Very few units are making wine or juice from grape in India. for domestic market. The procedure of raisin making is given in the AnnexureXII. as indicated below : A.78 % in the world. the drip irrigation is proposed to be installed in all the areas to be developed. of which. Therefore. The raisin production technology have been developed with import of ethyloleate.79 % as against -0. 16. of salt affected area over a period of three years. the post harvest technology is not developed. cold storage and refrigerated transportation. Wine makers depend on imported technology.) Outlay (Rs. the projected area for expansion of grape under the project has been estimated. Expansion of Area: Expansion of area includes drip irrigation in all identified districts and saline area in Sangli district only. precooling. 1% .2% of the grape is being processed as wine and juices.24 ha.79 %. It is proposed to develop 1144. Processing Technologies: Hardly 10% of the grape is processed. The compounded annual growth rate from 1991-92 to 1999-2000 for increase in area in Maharashtra is 5.The export of grape requires grading. Physical and Financial Programme: The project will have broad physical and financial programmes. An outline of the technology is given in the Annexure-XIII. The year-wise projected expansion of area under the crop and financial outlay are as under :(Fig-6) Year Area Expansion in Financial (Ha. except cold storage to some extent. There is 17410 ha salt affected area in Sangli district. These technologies have been developed in India. packaging. raisin is the main product in India.in . 15. Since the GOI has identified grape for development in the Agri Export Zone of Maharashtra. However. assuming the compounded annual growth rate of 7. All grape growers install drip irrigation system.
B.61 District-wise details are given in the Annexures-XIV.059.lakh) 200203 2003-04 200405 14 14 702 702 10 501 .531.69 200405 Total 3.32 2003-04 2.119.73 12919.lakh) 2002-03 2. The various assumptions based on which the requirement of post harvest centres have been worked out. packing.024.72 8. The year-wise projected requirement of post harvest centres and financial outlays are as under: Year Physical outlay(no) Financial outlay(Rs.838. Post Harvest Centres: It is proposed to develop 38 post harvest centres during the three year duration of the project. which will have the facilities of grading. are given in the Annexure-XV. precooling and cold storage.58 36.633.53 11.19 11985.
of Maharashtra for setting up wine making units in the proposed wine parks at Nashik and Sangli. Since. E. efforts will be made to promote juice and canned grape production units. Raisin Production: Based on the various assumptions detailed in Annexure-XIV. Summary of Physical and Financial programme: . Wine/Juice Making: More than 50 letters of intents have been issued by the Govt. While the production of grape increases during the progress of implementation of are expansion. so far. raisin making units proposed to be set up during the duration of the project are as under: Year Physical outlay(No) Financial outlay(Rs.905 District-wise details are given in Annexure-XVI C.Total 38 1. It can be a part of the project as and when such units come up.lakh) 2002-03 2003-04 2004-05 Total 386 483 595 1464 610 764 941 2315 District-wise details of the physical and financial programme are given in Annexure-XVII D. no licence has been issued. no specific projection has been made for wine making.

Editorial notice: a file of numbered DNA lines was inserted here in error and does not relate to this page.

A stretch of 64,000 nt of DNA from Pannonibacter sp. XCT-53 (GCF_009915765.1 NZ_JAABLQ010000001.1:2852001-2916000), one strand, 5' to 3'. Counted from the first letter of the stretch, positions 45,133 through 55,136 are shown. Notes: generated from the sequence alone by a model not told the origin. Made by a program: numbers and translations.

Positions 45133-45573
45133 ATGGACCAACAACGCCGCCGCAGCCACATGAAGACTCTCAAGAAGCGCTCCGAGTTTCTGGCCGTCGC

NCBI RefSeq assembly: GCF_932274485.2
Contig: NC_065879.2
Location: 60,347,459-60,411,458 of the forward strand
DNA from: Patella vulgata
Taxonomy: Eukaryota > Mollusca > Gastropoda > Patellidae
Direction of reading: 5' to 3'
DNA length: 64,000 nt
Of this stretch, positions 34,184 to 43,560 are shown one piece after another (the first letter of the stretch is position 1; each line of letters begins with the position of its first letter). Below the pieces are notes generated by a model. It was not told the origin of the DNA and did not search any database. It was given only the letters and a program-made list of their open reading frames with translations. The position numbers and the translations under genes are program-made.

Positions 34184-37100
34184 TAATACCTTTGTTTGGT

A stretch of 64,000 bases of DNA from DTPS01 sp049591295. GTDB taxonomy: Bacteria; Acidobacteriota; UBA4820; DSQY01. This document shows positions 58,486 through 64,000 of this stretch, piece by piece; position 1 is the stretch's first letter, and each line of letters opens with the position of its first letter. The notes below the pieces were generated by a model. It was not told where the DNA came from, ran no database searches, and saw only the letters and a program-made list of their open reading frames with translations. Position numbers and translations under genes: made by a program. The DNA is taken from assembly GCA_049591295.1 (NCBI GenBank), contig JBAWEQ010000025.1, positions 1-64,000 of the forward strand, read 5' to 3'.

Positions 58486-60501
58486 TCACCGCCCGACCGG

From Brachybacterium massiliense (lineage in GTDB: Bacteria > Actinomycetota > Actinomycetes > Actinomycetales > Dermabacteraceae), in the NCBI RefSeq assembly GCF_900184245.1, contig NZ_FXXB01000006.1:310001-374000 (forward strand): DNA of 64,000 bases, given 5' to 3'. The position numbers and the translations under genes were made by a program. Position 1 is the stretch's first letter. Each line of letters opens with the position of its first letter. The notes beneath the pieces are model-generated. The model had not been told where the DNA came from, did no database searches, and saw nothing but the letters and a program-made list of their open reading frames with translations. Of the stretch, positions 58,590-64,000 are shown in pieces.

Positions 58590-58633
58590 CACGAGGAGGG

256. Unit Cost: The unit cost of the various items of development are as under: Area Expansion Drip Irrigation Reclamation of Salinity Rs.285.97 12.562.51 Bank loan 10.64 lakh per ha Rs. Raisin Making The estimated cost of raisin making unit is Rs.66 10.451.Summary of the entire physical and financial programme is given in Annexure-XVIII.718.104.22.168 lakh to Rs.18 11.26 17. (b) and (c). In lakh Year 2002-03 2003-04 2004-05 Total TFO 12.3 40.2 14.75 Details of the unit cost along with economics are given in Annexures-XIX(a) and (b) Post Harvest Centres The unit cost for the post hsarvest centres will vary from Rs.27 10.231. .3. Details of assumptions based on which the cost has been worked out along with economics are given in the Annexures-XX(a).0.51 lakh.213.286.33 30. Highlights of the financial programme are as under: Rs.58 Rs.58 lakh. Details are given in the Annexure-XXI.01 13.992.244.407.0.85 NB refinance 9.7 33.
an Association of cooperatives also exports grapes. The quality of grapes like other fresh . South Africa and Israel to learn about the latest technologies and marketing prospects in Europe. A list of exporters is given in Annexure-XXII. The grape processing in the state is mainly for making raisin which is predominant in Sangli district.18. 20. Both farmers and traders are engaged in raisin making. the grape cultivation in Maharashtra is also in the hand of big. one or two units have come up for making wine from grape by the industrialists/ entrepreneurs. technologies and institutional finance. However. Profile of Farmers. The exporters are broadly of three categories : y y y Merchant Exporters Farmer Exporters and Cooperatives It is interesting to note that the farmers in this area have developed direct marketing channels to Europe. NABARD will provide refinance assistance to eligible banks as per usual terms and conditions 19. Quality and Standards: Maintenance of high quality is essential for any food product especially for export of product like grape to Europe and other developed countries. Banking Plan: The banks will finance the eligible farmers under terms and condition within the guidelines of RBI. These farmers are progressive and have access to required resources. large quantity of grapes is produced in the farm of big farmers whose family holding in many cases exceeds 30 acres. MAHAGRAPES. medium and small farmers. Recently. It is proposed that the banking plan would be prepared by the Pune RO of NABARD in consultation with the banks operating in the area. So. Exporters and Processors: Like cultivation of other fruit crops. Many of these farmers have visited Europe. the grape cultivation has developed mainly because of the efforts made by these farmers.